Ukraine has recalled their ambassador to Georgia, Igor Dolgov, over what President Volodymyr Zelensky called the Georgian government’s ‘immoral position’ regarding the Russian invasion, as well as Georgia’s decision to block a charter flight scheduled to bring Georgian volunteer fighters to Ukraine.
In a video address, President Zelensky also recalled the ambassador to Kyrgyzstan over the country ‘justifying aggression against Ukraine’.
According to Georgian volunteers, on Monday evening, a flight chartered by the Ukrainian Government to transport them to Ukraine was blocked from landing in Tbilisi.
Ukrainian Prime Minister Denys Shmyhal tried to pressure the Georgian government to allow the flight to land.
Shmyhal published messages in Ukrainian, English, Russian, and Georgian on Twitter, expressing hope that his Georgian counterpart, PM Irakli Gharibashvili, would ‘show courage and give permission to fly’.
— Denys Shmyhal (@Denys_Shmyhal) February 28, 2022
Freedom-loving Georgian people, help your Prime Minister make the right decision!’, Shmyhal wrote in a follow-up tweet.
Shmyhal’s appeal confirmed a claim, which the Georgian Government has not denied, made an hour earlier by Davit Katsarava, leader of the Georgian Anti-Occupation movement, and others hoping to depart for Ukraine.
On his Facebook page on Thursday evening, Katsarava condemned the Georgian government as ‘Russia’s ally’ for canceling the charter flight for him and other volunteers that would take them to Poland, from where they planned to travel to Ukraine.
Katsarava indicated that the flight was organised by the Ukrainian government.
Georgian volunteers started to organise to go to Ukraine in larger numbers after Ukrainian President Volodymyr Zelensky announced the creation of the International Legion for the Territorial Defence of Ukraine on Sunday.
Zelensky urged foreign fighters to go to Ukraine to fight against the Russian invasion.
According to several reports, the group of around 60 volunteers eventually departed from Tbilisi on a bus while there were more waiting to have their transportation issue clarified.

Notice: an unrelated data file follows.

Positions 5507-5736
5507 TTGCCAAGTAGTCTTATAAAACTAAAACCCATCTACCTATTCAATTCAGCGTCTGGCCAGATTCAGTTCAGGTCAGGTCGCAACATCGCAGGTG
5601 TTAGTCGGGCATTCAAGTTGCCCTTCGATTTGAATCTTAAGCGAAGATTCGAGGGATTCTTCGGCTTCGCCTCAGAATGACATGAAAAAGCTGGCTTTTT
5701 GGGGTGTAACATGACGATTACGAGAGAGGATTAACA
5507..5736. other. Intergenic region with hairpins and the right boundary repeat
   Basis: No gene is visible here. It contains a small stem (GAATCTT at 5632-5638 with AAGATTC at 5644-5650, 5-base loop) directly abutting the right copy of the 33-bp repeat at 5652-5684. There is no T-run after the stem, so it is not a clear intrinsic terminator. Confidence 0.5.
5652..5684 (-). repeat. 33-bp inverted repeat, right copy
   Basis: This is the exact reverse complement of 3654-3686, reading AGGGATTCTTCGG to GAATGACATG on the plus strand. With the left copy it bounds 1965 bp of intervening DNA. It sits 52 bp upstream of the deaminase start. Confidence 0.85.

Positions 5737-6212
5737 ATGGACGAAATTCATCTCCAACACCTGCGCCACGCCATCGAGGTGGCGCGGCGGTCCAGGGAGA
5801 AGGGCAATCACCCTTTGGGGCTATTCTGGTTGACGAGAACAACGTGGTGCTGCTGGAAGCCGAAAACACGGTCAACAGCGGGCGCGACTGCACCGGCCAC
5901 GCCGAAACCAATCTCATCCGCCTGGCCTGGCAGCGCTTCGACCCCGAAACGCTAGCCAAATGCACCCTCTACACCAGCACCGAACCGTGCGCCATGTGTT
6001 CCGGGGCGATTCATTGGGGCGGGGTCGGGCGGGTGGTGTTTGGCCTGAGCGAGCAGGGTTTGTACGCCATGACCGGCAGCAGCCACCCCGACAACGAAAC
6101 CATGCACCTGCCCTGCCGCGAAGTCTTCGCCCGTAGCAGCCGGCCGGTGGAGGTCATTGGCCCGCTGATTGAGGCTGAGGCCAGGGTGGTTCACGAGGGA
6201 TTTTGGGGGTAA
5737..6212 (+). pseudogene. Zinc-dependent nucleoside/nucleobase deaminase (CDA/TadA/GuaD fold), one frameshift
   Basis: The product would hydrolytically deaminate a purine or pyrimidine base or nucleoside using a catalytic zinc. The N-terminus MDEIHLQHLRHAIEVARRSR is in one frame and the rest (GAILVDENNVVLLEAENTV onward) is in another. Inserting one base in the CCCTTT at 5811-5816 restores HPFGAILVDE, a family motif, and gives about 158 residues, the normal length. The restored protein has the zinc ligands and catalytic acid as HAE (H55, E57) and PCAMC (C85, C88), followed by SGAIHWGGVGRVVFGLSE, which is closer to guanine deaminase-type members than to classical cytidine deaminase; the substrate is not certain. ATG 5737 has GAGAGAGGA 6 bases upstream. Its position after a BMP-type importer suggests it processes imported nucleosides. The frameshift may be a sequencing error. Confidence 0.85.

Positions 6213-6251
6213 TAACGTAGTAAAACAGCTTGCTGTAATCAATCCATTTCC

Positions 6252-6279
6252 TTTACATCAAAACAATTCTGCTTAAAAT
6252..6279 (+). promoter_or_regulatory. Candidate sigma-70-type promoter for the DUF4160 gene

Last week, another group of the Georgian volunteers announced that they were going there to help Ukrainians with logistics, not to engage in military action.
The Ukrainian Prime Minister’s appeal on 28 February poured fuel on a protest taking place outside the Georgian Parliament in solidarity with Ukraine and against the Government’s response to the invasion.
Another protest is planned for this evening in Tbilisi.
On Tuesday, the Chair of the ruling Georgian Dream party, Irakli Kobakhidze, said that the government allowing Georgian volunteers to go to Ukraine would be tantamount to taking part in the war.
Several countries, including from NATO, have explicitly allowed their citizens to travel to Ukraine to fight the Russian invasion. On Sunday, British Foreing Secretary Liz Truss said she would ‘absolutely’ support Britons doing so.
The ruling party has disputed vigorously the claim that they are not doing enough, including during Tuesday’s session of Parliament.
At the initiative of the ruling party, the Georgian Parliament opened their plenary session on Monday with the national anthem of Ukraine, and a Ukrainian flag draped over the tribune.
On Monday, Georgian Foreign Minister Davit Zalkaliani passionately defended his government’s actions, citing Joseph Borrell, the EU High Representative for Foreign Affairs and Security Policy, being ‘worried’ about the repercussions of Russia’s invasion of Ukraine for the wider region.
‘We are afraid that Russia will not stop in Ukraine. The Russian influence can start working in the neighbour countries, Moldova and Georgia, and will also have an impact in the Western Balkans’, Borrell said during a 27 February press conference.